Glatzer, Bernt (2002). “The Pashtun Tribal System.” in Pfeffer, G., and D.K. Behra (eds.), Concept of Tribal Society (Contemporary Society: Tribal Studies, Vol 5), pp. 265-282.

Giustozzi, Antonio (2007). Koran, Kalashnikov and Laptop: The Neo-Taliban Insurgency in Afghanistan 2002-2007.


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This post was written by...

– author of 1848 posts on 17_PersonNotFound.

Joshua Foust is a Fellow at the American Security Project and the author of Afghanistan Journal: Selections from Registan.net. His research focuses primarily on Central and South Asia. Joshua is a correspondent for The Atlantic and a columnist for PBS Need to Know. Joshua appears regularly on the BBC World News, Aljazeera, and international public radio. Joshua's writing has appeared in the Columbia Journalism Review, Foreign Policy’s AfPak Channel, the New York Times, Reuters, and the Christian Science Monitor. Follow him on twitter: @joshuafoust

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{ 9 comments }

David November 27, 2008 at 7:36 am

‘Tribe’ ranks among the most pernicious concepts that outsiders use in their efforts to operate in Afghanistan for many of the reasons that are outlined here. But it’s got company.

A far more important concept is qawm in part because that’s the one which is widely used by Afghans themselves to identify commonality and difference.

Unfortunately qawm is a complicated concept that the people themselves are not able to explicate how they use and manipulate. And when it comes to translating it, most of the interpreters simply gloss it as ‘tribe.’ That doesn’t help.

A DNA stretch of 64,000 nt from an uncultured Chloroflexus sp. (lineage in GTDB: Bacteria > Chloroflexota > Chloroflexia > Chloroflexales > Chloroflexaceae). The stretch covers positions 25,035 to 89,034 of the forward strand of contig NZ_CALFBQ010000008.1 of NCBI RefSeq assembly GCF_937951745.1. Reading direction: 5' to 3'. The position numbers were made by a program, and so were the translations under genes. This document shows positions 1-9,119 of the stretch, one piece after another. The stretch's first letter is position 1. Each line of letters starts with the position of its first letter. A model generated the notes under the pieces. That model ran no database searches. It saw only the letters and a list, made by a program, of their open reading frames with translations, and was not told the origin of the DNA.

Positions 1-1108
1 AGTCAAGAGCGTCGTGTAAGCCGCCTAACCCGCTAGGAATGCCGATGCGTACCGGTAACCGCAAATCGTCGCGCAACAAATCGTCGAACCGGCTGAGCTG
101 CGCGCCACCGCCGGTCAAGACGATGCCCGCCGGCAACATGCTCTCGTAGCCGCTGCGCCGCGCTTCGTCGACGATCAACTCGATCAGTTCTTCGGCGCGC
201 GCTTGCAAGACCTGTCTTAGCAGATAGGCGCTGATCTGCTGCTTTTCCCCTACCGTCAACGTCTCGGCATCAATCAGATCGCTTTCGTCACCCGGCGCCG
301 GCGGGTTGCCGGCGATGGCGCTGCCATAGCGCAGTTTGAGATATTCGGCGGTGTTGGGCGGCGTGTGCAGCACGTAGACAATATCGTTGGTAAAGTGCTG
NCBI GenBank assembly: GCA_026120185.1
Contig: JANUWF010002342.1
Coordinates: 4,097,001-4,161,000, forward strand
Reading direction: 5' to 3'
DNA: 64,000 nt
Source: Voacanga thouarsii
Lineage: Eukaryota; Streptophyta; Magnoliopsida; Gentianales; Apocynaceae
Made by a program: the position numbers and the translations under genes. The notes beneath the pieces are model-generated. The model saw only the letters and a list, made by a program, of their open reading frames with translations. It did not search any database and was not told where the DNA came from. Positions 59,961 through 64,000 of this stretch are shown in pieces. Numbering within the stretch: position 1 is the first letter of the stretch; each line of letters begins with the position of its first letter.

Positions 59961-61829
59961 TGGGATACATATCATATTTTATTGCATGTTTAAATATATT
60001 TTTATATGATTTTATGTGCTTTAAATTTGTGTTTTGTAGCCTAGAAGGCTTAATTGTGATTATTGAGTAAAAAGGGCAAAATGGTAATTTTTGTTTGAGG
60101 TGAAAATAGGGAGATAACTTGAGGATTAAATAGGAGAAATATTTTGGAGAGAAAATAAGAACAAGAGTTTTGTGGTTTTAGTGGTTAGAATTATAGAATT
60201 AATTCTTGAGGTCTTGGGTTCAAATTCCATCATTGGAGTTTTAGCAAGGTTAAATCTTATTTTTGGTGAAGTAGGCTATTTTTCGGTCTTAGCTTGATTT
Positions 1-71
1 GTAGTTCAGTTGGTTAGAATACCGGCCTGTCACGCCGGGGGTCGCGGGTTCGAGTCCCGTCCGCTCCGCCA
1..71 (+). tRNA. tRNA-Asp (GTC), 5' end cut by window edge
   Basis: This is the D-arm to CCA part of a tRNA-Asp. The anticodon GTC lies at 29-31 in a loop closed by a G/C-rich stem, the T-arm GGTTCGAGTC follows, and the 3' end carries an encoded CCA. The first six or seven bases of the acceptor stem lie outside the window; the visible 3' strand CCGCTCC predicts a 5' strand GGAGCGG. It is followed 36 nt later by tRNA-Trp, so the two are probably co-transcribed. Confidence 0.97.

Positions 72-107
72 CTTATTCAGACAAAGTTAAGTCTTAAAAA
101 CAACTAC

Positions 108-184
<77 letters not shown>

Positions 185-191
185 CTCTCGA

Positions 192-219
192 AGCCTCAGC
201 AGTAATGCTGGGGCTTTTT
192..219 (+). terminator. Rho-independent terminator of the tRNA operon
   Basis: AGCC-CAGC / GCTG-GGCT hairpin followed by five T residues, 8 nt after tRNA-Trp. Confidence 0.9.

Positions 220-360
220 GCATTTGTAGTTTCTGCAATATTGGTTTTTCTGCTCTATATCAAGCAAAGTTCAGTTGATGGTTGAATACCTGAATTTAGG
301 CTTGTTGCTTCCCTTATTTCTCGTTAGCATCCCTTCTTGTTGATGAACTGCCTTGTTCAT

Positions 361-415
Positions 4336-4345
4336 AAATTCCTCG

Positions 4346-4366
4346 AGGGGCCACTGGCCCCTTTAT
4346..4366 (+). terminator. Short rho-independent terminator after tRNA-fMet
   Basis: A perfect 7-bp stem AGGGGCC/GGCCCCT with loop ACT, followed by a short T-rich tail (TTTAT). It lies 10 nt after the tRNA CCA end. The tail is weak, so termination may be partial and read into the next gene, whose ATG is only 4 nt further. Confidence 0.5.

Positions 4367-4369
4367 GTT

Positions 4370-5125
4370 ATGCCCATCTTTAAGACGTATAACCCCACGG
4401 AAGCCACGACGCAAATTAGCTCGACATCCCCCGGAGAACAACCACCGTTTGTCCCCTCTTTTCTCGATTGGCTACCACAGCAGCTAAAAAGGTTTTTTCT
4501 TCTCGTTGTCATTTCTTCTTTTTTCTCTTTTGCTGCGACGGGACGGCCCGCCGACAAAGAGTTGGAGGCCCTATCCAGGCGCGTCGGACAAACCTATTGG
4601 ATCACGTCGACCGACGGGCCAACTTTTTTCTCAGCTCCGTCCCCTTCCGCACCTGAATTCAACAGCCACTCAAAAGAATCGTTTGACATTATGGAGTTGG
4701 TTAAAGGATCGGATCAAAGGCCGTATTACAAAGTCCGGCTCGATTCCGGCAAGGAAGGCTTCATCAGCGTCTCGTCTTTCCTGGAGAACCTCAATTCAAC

I repeatedly refer anyone who is heading to Afghanistan to look at the excellent short piece that Afghanistica produced on this. It captures the essence of qawm and the various bases that the people themselves use to establish commonalities or differences. It’s a brief but elegant write-up but probably only appears as such to someone who already is familiar with the qawm concept.

On another level is the question of how most effectively to understand Afghans and how they act: whether to approach them as individuals or as members of groups and categories, whether ethnic, tribal, regional or sectarian. (Not since the Marxists has anyone tried to use class.)

Obviously one size doesn’t fit all but the military and pretty near every other outsider who has not been able to conduct serious research in Afghanistan opts to use the group approach. Clearly it’s much easier to ascertain the criteria of group membership of particular individuals and then make assumptions on how they will act based on those external attributes.

One wants to pull his hair out when he hears General McKiernan lament how complicated Afghanistan is with its 400 tribes. Undoubtedly the faux experts (who will likely increase in numbers now that Afghanistan and Pakistan are where the actions is) will step forward and offer up maps and charts to designate the tribal and ethnic composition of Afghanistan. Thanks but no thanks.